The National Catholic Review

When reading Israeli history, one cannot but be affected by the tremendous costs the establishment and survival of the Jewish homeland have exacted from generations of “other” people. The daily headlines about the latest settlement construction or the shooting of unarmed protesters tell us the price it continues to exact from Palestinians. What I had not realized until I read Roberts’s book was the costs it has imposed on “other” Jews, who did not fit the founders’ stereotypes of the strong, assertive “Sabras” (literally “cacti”) who were the heroes of the founding generation.

Jews from Arab lands, for example, known as Mizrahi, were not just the victims of discrimination. They were brutally treated, stripped of their own Arab Jewish culture and aggressively indoctrinated into secular nationalist values. Men’s earlocks were shaved, and they were forced to work on the Sabbath. One Knesset member protested that the treatment of Middle Eastern and North African Jews was nothing less than “the cultural and religious murder of the tribes of Israel.”

The cruelty of nation building crashes in on the reader when Roberts writes that the degradation of Arab Jewish immigrants was inflicted only after bombings—allegedly, and sometimes admittedly, perpetrated by Israeli agents—had driven them to emigrate to Israel out of fear of persecution by their Muslim neighbors.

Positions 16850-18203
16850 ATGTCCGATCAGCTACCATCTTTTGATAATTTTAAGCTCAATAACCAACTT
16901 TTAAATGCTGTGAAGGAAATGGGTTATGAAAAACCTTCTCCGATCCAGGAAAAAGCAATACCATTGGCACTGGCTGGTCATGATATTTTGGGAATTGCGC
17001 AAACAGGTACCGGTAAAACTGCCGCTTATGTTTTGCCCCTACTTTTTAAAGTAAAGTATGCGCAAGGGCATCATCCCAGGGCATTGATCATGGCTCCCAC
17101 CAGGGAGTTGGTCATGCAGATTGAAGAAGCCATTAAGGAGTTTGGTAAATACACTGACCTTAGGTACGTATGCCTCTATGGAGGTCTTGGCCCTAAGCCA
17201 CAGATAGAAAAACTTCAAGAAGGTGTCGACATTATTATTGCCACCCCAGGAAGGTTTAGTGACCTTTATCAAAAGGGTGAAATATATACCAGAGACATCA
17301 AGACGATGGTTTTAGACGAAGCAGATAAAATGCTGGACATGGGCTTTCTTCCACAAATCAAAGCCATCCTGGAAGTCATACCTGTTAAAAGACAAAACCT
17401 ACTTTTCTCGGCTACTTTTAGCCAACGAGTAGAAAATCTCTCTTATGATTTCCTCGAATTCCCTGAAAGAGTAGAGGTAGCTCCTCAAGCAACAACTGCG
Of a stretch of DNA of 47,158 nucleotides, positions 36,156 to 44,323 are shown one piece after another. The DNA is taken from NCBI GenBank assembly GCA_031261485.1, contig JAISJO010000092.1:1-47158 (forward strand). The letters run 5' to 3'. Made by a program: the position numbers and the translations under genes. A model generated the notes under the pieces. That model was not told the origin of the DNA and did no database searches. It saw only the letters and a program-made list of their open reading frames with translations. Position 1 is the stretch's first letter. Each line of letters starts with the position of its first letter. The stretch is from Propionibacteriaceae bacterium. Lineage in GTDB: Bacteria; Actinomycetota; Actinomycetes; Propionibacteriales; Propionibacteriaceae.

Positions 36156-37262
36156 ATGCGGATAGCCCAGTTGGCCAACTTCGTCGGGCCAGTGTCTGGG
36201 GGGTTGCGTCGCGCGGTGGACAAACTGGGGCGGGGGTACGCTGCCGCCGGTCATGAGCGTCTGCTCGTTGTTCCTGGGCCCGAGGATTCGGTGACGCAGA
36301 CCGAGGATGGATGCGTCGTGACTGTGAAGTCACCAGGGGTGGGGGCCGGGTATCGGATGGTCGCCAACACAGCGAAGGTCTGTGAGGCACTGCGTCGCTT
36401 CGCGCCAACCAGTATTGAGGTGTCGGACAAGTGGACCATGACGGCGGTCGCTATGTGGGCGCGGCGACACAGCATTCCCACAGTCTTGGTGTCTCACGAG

The founders aspired, as Time magazine prophetically warned in 1948, to form a “little Spartan state.” A garrison state, Sparta had its helots (a subject slave population). Israel has the Palestinians, the Lebanese, rounds of immigrant workers who will be deported before they can make Israel their home and even those Jews whom the Jewish National Agency regarded as “inferior ‘human material.’”

In the early years not even Holocaust survivors were welcome. One Sabra historian describes the psychology of the time. “To put it bluntly, there were almost two races in this country. . . . And there was, we can certainly say, an inferior race. People we saw as inferior who had some kind of flaw, some kind of hunchback, and these were the people who came after the war”—the Holocaust survivors.